A Green Country paramedic has made Oklahoma history.
Katheryn Ericsson is the Tulsa Police Department Special Operations Team’s first female tactical paramedic.
Ericsson says this accomplishment was no easy task.
She says for every hour a special operations officer trains, a tactical paramedic trains for three.
If you ask Ericsson about the calluses on her hands or the bruises on her arms, she will tell you it's all been worth it.
"We are working with men and I have to be able, if something happens to one of my teammates, I have to be able to drag them out with all of their gear," said Ericsson. "They have to trust you with their lives."
Being a tactical paramedic means Ericsson will go into crisis situations alongside the Tulsa Special Operations Team.
"We enter into these environments with the team,” stated Ericsson. “We are the first ones on scene to render aid to an officer that is potentially injured, victims that are injured, render care immediately, and then get them to the standby unit."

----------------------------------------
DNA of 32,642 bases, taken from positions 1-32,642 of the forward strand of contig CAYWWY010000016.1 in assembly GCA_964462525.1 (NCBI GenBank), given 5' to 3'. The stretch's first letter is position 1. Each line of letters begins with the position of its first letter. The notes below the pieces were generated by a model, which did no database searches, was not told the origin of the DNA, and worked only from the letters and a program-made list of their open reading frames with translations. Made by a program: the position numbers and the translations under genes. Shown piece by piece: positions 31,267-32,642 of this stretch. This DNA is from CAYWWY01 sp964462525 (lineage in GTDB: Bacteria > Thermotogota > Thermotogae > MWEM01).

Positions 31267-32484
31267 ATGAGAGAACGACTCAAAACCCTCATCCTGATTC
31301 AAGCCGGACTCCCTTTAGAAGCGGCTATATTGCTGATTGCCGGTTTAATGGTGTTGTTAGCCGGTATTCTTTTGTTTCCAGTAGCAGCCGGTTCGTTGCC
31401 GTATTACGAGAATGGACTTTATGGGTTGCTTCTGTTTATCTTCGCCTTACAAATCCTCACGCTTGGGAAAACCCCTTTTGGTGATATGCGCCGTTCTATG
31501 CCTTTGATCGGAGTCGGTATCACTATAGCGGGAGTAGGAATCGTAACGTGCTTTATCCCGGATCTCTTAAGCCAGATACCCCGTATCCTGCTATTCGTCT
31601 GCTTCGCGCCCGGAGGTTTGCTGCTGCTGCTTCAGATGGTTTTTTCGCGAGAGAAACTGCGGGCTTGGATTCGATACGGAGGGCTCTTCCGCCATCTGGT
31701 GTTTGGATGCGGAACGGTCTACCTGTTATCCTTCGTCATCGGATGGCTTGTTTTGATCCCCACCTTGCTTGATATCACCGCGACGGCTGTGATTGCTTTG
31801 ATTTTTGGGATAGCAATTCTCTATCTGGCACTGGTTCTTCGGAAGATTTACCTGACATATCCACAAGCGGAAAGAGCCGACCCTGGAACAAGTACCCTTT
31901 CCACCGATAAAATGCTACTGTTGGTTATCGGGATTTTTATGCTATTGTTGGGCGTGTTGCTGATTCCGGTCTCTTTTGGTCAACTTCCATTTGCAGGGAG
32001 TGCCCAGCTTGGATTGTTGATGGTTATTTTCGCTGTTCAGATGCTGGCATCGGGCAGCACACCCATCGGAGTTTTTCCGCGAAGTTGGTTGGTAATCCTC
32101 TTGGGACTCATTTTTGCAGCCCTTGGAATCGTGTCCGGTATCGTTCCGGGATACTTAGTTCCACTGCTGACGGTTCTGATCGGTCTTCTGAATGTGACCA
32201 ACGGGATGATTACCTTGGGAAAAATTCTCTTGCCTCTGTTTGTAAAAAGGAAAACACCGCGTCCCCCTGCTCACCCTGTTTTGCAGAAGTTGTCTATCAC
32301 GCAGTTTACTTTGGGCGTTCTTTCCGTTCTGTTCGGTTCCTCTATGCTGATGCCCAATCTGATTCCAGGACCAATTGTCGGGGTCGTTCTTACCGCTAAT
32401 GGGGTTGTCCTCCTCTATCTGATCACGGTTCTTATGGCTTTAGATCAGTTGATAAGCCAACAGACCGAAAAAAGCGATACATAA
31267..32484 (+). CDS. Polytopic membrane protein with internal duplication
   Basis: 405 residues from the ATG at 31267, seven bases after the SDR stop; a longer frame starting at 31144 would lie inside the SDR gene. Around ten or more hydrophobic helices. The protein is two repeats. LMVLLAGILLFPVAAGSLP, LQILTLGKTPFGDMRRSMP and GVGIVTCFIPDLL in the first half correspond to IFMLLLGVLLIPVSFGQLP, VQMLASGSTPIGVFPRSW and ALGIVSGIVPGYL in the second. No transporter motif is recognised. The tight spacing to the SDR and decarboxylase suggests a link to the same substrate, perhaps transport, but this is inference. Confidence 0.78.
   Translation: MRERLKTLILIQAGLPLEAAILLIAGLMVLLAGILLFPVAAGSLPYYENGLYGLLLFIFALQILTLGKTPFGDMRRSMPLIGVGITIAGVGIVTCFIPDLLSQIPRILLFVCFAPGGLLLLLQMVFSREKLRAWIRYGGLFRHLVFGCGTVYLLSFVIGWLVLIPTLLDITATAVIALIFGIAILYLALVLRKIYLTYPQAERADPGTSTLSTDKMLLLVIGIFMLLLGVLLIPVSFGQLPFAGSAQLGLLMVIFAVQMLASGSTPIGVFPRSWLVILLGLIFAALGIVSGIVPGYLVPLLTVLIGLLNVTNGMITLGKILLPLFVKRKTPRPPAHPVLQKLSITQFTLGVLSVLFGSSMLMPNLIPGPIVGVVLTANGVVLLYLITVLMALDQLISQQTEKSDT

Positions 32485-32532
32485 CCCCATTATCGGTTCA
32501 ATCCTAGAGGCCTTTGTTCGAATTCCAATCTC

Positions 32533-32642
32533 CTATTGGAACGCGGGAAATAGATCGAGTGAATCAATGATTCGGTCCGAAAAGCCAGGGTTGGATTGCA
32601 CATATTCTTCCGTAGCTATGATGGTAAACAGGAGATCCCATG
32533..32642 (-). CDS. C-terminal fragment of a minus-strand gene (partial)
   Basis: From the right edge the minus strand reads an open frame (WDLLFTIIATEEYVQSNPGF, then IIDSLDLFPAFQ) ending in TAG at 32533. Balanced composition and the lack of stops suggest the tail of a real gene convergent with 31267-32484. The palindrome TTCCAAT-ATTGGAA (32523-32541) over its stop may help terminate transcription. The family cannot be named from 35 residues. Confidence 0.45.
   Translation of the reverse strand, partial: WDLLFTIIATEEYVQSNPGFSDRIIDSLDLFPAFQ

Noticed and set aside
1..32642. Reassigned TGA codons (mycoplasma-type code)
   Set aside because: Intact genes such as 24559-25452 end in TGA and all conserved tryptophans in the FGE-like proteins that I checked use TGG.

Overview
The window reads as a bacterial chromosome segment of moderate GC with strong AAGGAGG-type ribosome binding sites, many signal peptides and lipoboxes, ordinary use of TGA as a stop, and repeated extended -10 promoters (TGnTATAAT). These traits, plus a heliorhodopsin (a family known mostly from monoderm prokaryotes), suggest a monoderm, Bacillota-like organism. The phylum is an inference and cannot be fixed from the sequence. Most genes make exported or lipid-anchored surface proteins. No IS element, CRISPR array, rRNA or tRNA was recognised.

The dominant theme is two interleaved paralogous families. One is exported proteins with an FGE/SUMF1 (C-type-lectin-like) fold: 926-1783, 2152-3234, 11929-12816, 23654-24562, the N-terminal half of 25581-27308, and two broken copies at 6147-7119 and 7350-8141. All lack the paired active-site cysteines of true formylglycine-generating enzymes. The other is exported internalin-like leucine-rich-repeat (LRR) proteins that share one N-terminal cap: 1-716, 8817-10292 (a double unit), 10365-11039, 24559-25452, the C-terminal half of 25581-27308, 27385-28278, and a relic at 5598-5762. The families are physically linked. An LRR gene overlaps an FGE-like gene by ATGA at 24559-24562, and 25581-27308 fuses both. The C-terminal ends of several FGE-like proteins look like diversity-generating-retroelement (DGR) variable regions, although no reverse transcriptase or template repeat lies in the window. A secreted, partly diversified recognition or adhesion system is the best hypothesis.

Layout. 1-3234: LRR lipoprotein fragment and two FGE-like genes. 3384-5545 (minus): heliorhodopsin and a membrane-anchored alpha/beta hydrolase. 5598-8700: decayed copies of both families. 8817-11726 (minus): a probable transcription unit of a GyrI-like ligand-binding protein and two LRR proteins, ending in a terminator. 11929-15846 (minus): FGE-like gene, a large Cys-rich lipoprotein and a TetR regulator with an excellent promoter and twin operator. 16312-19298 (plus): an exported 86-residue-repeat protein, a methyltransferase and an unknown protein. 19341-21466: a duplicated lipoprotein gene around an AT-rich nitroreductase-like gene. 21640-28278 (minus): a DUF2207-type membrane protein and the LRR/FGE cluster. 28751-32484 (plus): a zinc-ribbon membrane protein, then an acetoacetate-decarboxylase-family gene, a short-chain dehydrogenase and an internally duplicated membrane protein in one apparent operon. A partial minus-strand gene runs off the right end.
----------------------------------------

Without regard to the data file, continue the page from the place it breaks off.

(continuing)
Ericsson says very few women in the United States are on Special Operations Teams.
Her gender alone caused some people to doubt her ability to do the job.
Ericsson says, "as a woman getting into this industry, it's not without its challenges. You have to work almost twice as hard."
Ericsson paired her almost 10 years as a paramedic and EMS instructor with hours of training to prepare for the physical and mental demands the job.
"The Police department has always been very forward thinking when it comes to ladies and their rank," said Ericsson. "I've had tremendous support from the officers that I've worked with."
Now, she has made history.
"There are going to be some rough days, and there are going to be some setbacks, and there are going to be people that don't believe in you or don't even think that you belong there," stated Ericsson. "Have a goal and have a dream and pursue it."
She says she dedicated her accomplishment to her 19-year-old daughter, who is serving in Afghanistan.